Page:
Saul Marquez:
Love it. How do you stay relevant despite constant change?

Jodie Sherman Gillon :
So I think understanding gaps and making commitments to overall disease area and then communicating and making sure that your communications are targeted to each audience so you know if it’s patients leveraging social and digital media. And having the right campaigns, know if it’s physicians it could be CME or Congress says but making sure that you communicate everything you’re doing appropriately.

Saul Marquez:
This last one Jodie is a two part question. What is your number one health habit and what is your number one success habit?

Jodie Sherman Gillon :
So I like to run but I also just started an anti inflammatory diet some testing that out but I have to say I’m cheating with dark chocolate. So there goes that.

Saul Marquez:
You got to have your pleasures. You got to have your pleasures.

Jodie Sherman Gillon :
And my success have it. So I have to do list and what I have items at the top of my Outlook calendar each day that I plan to tackle each day and I actually won’t leave the office till I do them.

Saul Marquez:
Nice. Love your commitment. What book would you recommend to the listeners Jodie?

Jodie Sherman Gillon :
So actually a book I’m reading right now it’s called Our Bodies, Our Data. It’s by Adam Tanner. And it’s about the multi-billion dollar patient data industry. And for me it’s really illuminating. It was actually recommended to me at a New York City Health Care artificial intelligence meetup. It’s my first such meetup and I was in the room with data scientists half my age and the topic was re identifying patient data which was a bit startling to me cause I couldn’t conceive why anyone would want to do that. And it really got me thinking about how patients are willing to share their data but they want to say things. And the first is to ensure privacy and that it’s protected. And the second is to understand the output. How is it used and what did anyone find based on their data.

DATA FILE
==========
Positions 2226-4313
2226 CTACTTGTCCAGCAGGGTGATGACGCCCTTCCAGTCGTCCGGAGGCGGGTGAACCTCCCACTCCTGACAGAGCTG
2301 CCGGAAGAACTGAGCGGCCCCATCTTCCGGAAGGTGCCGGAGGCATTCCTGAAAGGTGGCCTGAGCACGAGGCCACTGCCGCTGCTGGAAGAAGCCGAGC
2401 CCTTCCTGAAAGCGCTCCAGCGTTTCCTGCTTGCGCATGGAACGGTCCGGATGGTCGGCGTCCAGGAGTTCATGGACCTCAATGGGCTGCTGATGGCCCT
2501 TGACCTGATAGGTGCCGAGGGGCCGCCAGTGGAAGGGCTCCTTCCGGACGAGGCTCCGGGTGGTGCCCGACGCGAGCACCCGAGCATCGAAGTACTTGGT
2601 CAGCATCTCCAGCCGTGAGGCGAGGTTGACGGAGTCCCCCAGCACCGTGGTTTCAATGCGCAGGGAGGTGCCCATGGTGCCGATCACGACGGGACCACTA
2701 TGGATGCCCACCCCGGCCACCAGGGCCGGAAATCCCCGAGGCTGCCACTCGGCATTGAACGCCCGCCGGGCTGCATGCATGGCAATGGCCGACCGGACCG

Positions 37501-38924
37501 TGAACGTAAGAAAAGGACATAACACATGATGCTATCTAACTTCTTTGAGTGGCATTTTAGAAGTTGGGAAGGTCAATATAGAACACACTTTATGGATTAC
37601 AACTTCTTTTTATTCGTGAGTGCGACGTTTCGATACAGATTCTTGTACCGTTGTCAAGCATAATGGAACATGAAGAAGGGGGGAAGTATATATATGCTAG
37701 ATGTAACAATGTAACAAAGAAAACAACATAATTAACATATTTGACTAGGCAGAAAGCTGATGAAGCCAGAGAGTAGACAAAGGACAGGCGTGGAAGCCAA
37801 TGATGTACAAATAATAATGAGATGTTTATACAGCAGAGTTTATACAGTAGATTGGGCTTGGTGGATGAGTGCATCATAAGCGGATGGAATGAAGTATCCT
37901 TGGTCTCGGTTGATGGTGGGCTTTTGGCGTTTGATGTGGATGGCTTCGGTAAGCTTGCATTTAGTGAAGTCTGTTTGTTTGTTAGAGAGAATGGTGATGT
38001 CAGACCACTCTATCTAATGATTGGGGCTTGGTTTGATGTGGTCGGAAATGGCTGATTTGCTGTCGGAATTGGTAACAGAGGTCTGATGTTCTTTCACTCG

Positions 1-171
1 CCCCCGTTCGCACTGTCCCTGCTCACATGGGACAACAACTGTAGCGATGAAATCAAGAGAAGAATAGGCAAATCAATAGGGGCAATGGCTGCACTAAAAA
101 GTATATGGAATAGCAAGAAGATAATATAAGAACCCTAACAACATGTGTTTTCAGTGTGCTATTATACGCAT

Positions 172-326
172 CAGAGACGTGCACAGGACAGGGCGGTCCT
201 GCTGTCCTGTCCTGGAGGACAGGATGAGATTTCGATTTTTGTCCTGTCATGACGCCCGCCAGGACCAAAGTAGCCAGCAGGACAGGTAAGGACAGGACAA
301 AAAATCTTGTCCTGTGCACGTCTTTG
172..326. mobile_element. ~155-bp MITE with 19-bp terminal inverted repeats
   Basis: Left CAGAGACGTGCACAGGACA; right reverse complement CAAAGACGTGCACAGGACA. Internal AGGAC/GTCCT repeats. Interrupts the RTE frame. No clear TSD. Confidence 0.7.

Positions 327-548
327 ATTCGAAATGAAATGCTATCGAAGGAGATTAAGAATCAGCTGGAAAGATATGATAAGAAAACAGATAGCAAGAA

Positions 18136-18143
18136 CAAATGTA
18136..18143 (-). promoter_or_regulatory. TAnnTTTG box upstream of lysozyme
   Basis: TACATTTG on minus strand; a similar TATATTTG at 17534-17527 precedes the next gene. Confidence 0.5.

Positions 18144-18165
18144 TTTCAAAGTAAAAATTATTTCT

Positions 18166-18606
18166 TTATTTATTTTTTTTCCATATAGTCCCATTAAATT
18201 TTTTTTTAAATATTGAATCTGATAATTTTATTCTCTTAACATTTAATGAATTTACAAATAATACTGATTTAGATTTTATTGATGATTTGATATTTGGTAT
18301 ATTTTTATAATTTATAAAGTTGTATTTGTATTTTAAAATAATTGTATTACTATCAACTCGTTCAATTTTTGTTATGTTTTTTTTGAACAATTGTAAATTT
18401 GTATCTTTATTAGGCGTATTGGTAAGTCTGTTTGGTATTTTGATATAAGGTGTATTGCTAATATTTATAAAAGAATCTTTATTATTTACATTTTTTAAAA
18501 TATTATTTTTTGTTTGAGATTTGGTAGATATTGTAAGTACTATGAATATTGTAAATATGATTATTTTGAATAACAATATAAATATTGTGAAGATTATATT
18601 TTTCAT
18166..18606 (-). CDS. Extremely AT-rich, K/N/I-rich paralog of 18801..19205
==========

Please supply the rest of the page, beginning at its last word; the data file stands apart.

Saul Marquez:
What a great recommendation and truly kind of relevant topic in today’s age today’s economy. Jodie this has been a ton of fun. I definitely think that whatever’s next for you is going to be exciting and impactful so definitely looking forward to staying in touch. I would love to hear a closing thought from you. And then the best place where people could reach up.

Jodie Sherman Gillon :
Sure so I guess my closing thought is there’s so much that we can be doing to benefit patients and make improvements in their outcomes. But I think like Hillary Clinton says it takes a village and we could do a lot more joining together across industry so I’m a huge fan of pre competitive spaces and multi sponsored construction to come solve these problems together. And I welcome everyone to stay in touch. You can find me on LinkedIn Jodie Sherman Gillon and as you can tell I’m quite candid so feel free to be candid back and tell me if you loved or hated my interview.

Saul Marquez:
I love it Jodie. Well folks there you have it. Jodie Gillon. And by the way if you want to get the entire transcript of today’s interview, links to the book she recommended, as well as any of the other points we discussed just go to outcomesrocket.health in the search bar type and Jodie and up that episode will come you’ll have access to all of that. So Jodie just want to say thank you again. And really looking forward to hearing your progress and staying in touch.

Jodie Sherman Gillon :
Oh thank you so much for having me. It’s my first podcast.

Saul Marquez:
Oh nice. I’m glad it was with us.

Jodie Sherman Gillon :
Me too. Thank you.

Saul Marquez:
Thanks Jodie.

thanks for listening to the Outcomes Rocket podcast. Be sure to visit us on the web at www.outcomesrocket.com for the show notes, resources, inspiration, and so much more.